After Burnside's fiasco at Fredericksburg, the new leader of the Army of the Potomac, Joe Hooker made a better plan.  He left apart of his army at at Fredericksburg while his main force went upstream to cross Rappahannock unmolested.  Then he proceeded to stuff everything up & make Lee look like a genius.  Lee left a small force at Fredericksburg to watch Sedgewick & marched west to meet Hooker.  Hooker immediately recoiled back into the wilderness.  Lee faced Hooker with 10,000 men & sent Jackson on a flank march though back roads with 30,000 men to attack the Federal right flank. The terain hid both Lee's weakness & Jackson's march.  Jackson's flank attack is legendary.  It drove the Union right back in chaos.  But attacking in such country also totally disorganised the Rebs & Jackson himself fell to friendly fire.  The Union were actually in a good position with interior lines between the two CSA wings, but Hooker didn't have the nerve to use it & pulled back allowing the CSA to rejoin their armies.  He then meekly retired over the Rappahannock.
The wilderness now is still mainly mostly woods with some clearings, but now it is mature woodland with not a lot of undergrowth.  In 1863 it was regrowth after the ground had been raped & pillaged by the early colonists & had a tangled undergrowth.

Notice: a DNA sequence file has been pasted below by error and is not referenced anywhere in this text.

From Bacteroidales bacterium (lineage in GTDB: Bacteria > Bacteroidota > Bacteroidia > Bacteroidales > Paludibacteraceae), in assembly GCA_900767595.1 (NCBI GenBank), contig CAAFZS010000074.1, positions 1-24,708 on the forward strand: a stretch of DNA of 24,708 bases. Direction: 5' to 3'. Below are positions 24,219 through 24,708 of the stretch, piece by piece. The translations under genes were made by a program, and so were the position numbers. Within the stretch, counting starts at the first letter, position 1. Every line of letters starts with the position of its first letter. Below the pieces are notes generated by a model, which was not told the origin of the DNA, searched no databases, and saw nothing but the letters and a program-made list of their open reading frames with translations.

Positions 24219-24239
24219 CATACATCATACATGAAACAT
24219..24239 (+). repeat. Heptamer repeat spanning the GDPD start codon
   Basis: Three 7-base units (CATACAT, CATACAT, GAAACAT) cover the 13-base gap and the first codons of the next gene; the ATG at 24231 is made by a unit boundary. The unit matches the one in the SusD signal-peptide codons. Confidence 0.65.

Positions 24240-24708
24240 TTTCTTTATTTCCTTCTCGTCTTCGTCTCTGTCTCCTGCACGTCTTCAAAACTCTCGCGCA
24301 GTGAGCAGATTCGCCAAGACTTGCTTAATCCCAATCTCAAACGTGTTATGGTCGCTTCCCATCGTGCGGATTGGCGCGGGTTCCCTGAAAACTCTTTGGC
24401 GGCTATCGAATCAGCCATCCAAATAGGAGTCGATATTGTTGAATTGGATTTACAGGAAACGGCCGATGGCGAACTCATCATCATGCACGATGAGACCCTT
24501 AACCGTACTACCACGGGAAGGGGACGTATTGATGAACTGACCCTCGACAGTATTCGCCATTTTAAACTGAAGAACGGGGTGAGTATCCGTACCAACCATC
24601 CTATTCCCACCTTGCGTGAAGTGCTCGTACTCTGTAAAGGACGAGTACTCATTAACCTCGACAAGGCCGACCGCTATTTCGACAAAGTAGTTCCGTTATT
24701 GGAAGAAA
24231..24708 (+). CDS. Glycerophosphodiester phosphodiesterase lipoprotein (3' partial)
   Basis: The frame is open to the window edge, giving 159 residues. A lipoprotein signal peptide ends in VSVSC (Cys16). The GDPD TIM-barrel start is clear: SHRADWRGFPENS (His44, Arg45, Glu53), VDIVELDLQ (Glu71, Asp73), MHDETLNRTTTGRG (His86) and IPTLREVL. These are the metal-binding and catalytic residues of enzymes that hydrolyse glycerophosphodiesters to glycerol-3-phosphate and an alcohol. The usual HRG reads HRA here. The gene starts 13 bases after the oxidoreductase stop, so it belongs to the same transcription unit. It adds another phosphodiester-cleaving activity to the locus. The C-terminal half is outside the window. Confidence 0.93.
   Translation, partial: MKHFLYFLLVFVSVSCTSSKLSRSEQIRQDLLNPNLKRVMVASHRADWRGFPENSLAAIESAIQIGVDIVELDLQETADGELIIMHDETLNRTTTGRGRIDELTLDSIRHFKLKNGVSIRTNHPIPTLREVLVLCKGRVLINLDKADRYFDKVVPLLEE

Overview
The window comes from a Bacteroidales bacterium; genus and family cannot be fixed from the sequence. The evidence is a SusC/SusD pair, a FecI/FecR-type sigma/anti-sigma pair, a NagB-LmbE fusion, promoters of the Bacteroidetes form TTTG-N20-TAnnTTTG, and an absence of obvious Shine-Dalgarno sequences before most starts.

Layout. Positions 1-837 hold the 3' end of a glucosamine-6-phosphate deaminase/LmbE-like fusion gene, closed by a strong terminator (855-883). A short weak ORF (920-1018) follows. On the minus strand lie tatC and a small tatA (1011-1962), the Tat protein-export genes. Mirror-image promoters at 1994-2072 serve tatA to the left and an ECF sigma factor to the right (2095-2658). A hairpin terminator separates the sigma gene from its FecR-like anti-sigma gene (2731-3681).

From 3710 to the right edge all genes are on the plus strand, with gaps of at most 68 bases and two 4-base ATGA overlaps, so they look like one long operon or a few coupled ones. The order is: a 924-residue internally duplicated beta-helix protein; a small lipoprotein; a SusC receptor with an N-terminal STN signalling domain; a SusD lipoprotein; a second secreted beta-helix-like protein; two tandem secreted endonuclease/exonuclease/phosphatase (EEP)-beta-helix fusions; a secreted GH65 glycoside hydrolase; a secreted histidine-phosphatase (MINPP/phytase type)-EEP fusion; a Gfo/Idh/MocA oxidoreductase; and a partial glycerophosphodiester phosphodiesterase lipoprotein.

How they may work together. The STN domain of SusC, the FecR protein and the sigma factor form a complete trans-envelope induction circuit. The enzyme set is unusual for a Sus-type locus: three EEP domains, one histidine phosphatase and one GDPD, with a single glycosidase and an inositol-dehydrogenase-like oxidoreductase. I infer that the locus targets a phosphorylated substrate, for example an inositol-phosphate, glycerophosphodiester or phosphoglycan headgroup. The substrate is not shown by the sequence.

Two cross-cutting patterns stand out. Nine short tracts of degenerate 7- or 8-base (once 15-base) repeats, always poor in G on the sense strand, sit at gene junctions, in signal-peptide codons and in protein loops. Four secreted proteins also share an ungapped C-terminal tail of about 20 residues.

Jackson's route went along this road though it was little more than a goat track in 1863. 
Hazel Grove was one of good fields of fire on the battlefield.  Hooker gave it up without a fight.

Saturday, June 22, 2019

Fredericksburg 1862

We are staying 3 nights at Fredericksburg VA, to have rest from driving, to have a good look at the four major battles nearby & because it has pubs with good grub & beer.

At Fredericksburg in Dec 1862  Burnside provided a textbook lesson on how not to force a river crossing.  First you turn up at the proposed crossing point without your bridging train.  Then you wait 10 days while it comes up & the  enemy concentrates his forces & digs entrenchments around your proposed bridgehead.  Then you launch repeated assaults against the strongest part of the enemy line despite not one attack getting anywhere near the enemy trench line.  And where your diversionary attacks actually do find a weak point in the enemy line, you don't reinforce the break-though & allow the enemy to reserves to re-take it.  And do it in mid winter.